Face it, it’s just going to be a little weird with Josey Jewell not playing linebacker for the Hawkeyes this fall.
Jewell started at middle linebacker for the last three years at Iowa. He finished his redshirt freshman season in 2014 with starts in the final four games.
This is a rough estimate, but Jewell logged something in the neighborhood of 3,330 snaps during his Iowa career. Maybe add another 100 for special teams.
That’s what Denver is going to get.
Jewell was picked No. 106 on Saturday afternoon by the Denver Broncos. According to spotrac.com, this should net Jewell an entry deal of a three-year contract worth $3.1 million with a signing bonus of just more than $700,000.
Tackling isn’t a simple art. A lot of football fans take that for granted. Think about it. Your job is wrestling one of the fastest and strongest humans on the planet and putting them on the ground. While some giant O-lineman is holding you. Probably holding you, depending on your perspective.
That’s what Jewell does best. The Decorah native was one of the best pure tacklers in Iowa history. Jewell finished his career ranked fourth in tackles at Iowa with 437.
He led the Big Ten in tackles (136) and ranked fourth nationally in tackles per game (11.3). The 136 tackles last season tied for 12th-best single season total at Iowa. Jewell was one of three Hawkeyes ever to record over 115 tackles in three different seasons. Jewell put up 22 career games with 10 or more tackles, including nine games in 2017. He ranked second in the Big Ten in tackles in 2016 with 124 after leading the Big Ten in 2015.
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Guess what? During this whole draft evaluation process tackling is the one thing NFL scouts haven’t been able to see Jewell do live.
So yeah, the underwear Olympics have been weird for him. Did he recover from running a 4.82-second 40-yard dash at the combine in February?
“Yes, I recovered,” Jewell said with a laugh. “I’m all right. I’ll live through it, so it’s good.”
The combine for Jewell was a little like a trip to the doctor. There’s always going to be something, no matter how much you skipped pizza.
“A lot of people put stress on the 40, which, really is running in a straight line,” Jewell said. “I’m not sure how much you actually do that on a football field. I just tried to do my best.”
Jewell came back with a 4.68 during his pro day at Iowa. Still, Jewell and the 40 is like using a 2018 loaded Tundra for a golf cart. That vehicle was made for the physical part of the game.
Conversely, Jewell ran a 6.8-second three-cone drill at the combine. That’s a drill aimed to measure short-area quickness. That 6.8 seconds puts Jewell among the elite at the linebacker position.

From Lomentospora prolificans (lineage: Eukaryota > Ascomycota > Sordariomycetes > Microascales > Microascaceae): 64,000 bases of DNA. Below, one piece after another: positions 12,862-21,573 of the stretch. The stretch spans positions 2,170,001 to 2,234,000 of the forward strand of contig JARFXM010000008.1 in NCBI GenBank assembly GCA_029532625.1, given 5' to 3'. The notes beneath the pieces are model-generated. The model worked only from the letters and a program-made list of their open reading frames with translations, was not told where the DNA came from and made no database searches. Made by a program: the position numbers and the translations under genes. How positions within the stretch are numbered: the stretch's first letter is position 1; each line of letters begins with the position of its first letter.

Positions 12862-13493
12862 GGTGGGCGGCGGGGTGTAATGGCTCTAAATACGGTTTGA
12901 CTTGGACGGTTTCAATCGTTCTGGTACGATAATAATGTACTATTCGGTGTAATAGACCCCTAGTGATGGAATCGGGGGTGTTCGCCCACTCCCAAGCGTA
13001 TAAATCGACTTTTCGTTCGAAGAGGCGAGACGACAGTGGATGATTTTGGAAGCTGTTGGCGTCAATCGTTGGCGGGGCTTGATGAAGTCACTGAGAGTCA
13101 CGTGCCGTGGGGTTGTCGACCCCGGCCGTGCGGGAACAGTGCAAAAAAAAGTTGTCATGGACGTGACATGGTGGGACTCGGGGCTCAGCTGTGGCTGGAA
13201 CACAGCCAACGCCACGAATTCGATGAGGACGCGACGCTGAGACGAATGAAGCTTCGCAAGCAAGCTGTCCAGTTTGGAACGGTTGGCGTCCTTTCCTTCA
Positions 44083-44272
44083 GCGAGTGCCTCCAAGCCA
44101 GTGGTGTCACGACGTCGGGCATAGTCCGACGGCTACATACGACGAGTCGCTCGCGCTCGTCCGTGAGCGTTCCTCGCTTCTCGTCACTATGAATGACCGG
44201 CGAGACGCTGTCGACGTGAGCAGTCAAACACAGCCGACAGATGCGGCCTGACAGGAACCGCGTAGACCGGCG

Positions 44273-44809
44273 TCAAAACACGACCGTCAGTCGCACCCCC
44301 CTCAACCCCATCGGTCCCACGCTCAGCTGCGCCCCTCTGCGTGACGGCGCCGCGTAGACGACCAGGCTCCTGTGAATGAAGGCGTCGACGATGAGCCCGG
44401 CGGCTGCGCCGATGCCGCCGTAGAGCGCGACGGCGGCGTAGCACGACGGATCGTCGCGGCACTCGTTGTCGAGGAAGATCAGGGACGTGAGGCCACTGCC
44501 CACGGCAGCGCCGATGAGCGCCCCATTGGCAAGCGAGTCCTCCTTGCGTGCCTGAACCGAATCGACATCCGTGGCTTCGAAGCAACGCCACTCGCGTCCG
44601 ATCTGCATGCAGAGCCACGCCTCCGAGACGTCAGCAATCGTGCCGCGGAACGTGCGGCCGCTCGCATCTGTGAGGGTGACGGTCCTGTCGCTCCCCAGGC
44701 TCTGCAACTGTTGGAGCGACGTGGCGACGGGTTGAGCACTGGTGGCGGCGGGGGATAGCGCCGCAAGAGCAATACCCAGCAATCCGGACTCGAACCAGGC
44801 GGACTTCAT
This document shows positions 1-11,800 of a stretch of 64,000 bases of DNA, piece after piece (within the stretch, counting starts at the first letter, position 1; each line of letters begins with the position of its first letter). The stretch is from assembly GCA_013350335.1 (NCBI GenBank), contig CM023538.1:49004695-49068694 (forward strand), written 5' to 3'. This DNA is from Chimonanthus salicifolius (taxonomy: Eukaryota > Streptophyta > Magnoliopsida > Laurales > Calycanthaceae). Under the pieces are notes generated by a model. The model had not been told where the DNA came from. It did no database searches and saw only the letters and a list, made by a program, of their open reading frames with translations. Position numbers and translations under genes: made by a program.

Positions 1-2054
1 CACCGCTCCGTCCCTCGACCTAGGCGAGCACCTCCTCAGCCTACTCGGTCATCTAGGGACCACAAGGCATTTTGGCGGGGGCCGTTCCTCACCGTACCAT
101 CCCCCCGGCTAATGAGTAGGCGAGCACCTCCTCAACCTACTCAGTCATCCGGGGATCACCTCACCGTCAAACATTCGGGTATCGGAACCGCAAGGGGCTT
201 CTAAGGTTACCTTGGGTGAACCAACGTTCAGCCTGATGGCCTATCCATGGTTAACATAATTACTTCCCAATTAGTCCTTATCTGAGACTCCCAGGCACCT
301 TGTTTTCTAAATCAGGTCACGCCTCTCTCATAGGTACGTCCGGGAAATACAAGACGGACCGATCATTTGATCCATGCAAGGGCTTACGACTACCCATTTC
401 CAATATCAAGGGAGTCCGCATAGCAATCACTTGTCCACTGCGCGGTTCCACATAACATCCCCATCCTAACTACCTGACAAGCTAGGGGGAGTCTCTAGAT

Why does this measure make more sense for a linebacker?
“That’s change of direction, that’s what you’re going to do as a linebacker,” Jewell said. “You’re going to be in the box. You’re going to have to make quick changes of direction, move around linemen and catch running backs.”
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In 2017, Jewell was named the Associated Press Big Ten defensive player of the year, first-team all-Big Ten and won the 2017 Lott Impact Trophy.
With Jewell, one simple question at the combine kind of unlocked everything you need to know about the Decorah native. Jewell was asked how he gets to the ball.
“I definitely think it’s a lot of instinct and I also think it’s a lot of film preparation, watching a lot of film with coach, a lot of film with other players,” Jewell said. “Just understanding each scenario or each formation, what they can run and from there just understanding from there what their job is and how you can effectively do it.”
After something in the neighborhood of 3,300 snaps as a college football player, Jewell is a freshman again. This time, yes, he is getting paid.
Still, probably no Hawkeye is better equipped to go through the NFL proving ground and come out of it with his eyes where they need to be.
At one point, Jewell was asked if he would feel comfortable living in a big city.
“There’s one guy from New York who asked me about it quite a bit, how I would adjust, if I can adjust,” Jewell said. “And the answer to that is yeah. I mean I adjusted from a small town to a little bigger — Iowa City’s still small — so I mean just maturing that way. And I think I’ll be able to take that next step. I know I’ll be able to take that next step and be able to go to a big city and just focus on football. That’s what it’s going to be.”
Another answer that says everything you need to know.
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